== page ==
Myanmar President Thein Sein, a former military commander, was feted in London by British Prime Minister David Cameron this week. Cameron congratulated the leader for democratic reforms embraced since 2010 general elections, though he expressed concern about violence targeting the minority Muslim community in the coastal state of Rakhine.
U.N. special envoy on human rights Tomas Ojea Quintana said he welcomed a decision by Myanmar's government to disband the Nasaka border security force, which he said was suspected of committing human rights violations in Rakhine.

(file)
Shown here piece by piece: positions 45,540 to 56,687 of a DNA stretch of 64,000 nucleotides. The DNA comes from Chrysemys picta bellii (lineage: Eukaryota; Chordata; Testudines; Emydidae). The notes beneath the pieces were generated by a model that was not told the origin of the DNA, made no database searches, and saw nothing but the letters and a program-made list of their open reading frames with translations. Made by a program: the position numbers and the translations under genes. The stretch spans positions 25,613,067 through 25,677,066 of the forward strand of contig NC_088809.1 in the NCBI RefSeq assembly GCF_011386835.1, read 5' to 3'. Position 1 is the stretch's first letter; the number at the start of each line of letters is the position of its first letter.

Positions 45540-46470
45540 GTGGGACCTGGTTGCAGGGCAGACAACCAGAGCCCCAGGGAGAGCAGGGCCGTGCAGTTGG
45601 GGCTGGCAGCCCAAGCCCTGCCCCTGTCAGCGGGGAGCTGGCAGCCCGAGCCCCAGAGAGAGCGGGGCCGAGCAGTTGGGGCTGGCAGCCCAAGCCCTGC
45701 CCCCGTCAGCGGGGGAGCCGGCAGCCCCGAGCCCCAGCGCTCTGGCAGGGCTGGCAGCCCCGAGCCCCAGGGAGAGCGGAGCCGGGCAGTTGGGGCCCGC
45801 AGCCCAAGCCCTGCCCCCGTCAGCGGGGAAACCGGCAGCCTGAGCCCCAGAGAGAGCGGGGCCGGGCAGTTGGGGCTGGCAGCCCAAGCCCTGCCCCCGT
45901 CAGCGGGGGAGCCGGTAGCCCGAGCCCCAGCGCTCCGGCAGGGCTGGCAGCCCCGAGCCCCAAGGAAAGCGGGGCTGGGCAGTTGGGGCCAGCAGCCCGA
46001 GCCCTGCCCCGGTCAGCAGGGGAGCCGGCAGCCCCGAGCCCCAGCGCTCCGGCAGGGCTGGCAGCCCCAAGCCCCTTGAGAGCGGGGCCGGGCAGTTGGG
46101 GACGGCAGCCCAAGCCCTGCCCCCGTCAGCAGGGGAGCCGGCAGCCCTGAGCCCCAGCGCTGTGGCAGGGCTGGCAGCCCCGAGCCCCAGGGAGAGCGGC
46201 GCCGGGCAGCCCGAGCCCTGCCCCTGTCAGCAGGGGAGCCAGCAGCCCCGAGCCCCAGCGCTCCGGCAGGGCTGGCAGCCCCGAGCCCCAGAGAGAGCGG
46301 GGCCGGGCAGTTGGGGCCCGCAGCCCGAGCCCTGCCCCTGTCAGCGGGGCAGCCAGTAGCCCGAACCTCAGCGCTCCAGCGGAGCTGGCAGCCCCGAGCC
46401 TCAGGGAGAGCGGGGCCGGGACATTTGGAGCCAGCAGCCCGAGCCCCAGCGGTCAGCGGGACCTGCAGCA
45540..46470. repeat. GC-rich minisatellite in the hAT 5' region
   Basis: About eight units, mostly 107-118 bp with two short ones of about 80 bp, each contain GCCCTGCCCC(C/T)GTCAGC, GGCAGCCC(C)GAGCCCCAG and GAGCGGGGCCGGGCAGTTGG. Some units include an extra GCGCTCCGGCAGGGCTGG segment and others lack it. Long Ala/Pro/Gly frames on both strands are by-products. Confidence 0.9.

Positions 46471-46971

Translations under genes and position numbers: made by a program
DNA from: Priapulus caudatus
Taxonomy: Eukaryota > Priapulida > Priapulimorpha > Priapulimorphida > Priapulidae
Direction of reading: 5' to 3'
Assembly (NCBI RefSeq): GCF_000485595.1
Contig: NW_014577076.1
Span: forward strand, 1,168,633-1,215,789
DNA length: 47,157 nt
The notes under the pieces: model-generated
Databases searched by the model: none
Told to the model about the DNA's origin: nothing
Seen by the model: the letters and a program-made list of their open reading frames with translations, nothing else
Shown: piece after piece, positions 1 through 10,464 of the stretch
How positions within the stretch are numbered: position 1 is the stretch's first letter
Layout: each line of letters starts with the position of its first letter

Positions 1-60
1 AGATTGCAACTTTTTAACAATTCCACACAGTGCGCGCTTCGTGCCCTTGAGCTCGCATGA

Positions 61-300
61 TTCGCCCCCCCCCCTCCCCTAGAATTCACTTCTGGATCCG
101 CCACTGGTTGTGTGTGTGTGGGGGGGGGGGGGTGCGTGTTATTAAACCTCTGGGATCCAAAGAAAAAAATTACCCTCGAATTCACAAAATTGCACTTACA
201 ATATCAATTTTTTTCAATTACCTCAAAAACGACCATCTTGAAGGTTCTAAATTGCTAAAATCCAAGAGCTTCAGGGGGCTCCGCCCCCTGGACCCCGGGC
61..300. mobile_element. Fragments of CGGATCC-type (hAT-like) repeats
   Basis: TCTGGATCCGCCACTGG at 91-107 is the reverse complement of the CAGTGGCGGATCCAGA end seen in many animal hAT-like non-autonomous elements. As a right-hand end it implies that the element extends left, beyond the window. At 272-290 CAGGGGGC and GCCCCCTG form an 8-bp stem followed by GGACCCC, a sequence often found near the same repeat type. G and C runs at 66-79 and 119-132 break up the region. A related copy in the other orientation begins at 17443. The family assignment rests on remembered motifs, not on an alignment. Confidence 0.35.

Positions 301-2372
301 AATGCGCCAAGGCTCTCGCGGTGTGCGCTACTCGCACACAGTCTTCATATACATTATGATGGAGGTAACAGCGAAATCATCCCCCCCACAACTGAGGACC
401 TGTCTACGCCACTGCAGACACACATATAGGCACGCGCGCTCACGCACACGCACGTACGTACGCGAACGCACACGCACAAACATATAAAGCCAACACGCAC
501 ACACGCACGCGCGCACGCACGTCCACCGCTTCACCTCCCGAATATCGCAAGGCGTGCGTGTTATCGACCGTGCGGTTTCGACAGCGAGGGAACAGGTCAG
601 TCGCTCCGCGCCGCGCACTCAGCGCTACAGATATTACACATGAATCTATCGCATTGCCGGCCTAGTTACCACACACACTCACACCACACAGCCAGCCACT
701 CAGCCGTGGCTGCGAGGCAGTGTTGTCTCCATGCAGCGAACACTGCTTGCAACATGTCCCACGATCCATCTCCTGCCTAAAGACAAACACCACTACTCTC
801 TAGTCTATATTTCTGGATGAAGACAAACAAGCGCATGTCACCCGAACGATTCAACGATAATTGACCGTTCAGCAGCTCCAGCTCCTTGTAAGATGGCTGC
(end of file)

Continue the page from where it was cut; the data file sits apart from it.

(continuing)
"I have no doubt that the violations committed over the years with complete impunity has undermined the rule of law in Rakhine state, and had serious consequences for the peaceful coexistence of communities there," he said in a statement.
The U.N. Human Rights Council in March recommended the government suspend Nasaka operations. Quintana said that whatever security force takes its place should pay more respect to international human rights laws.
"If the new force is not held accountable for its conduct, then the government will not have addressed the underlying problem," he said.
Attkisson leaves CBS News, reportedly over network's 'liberal bias'
Astronomers offer more expansive view of universe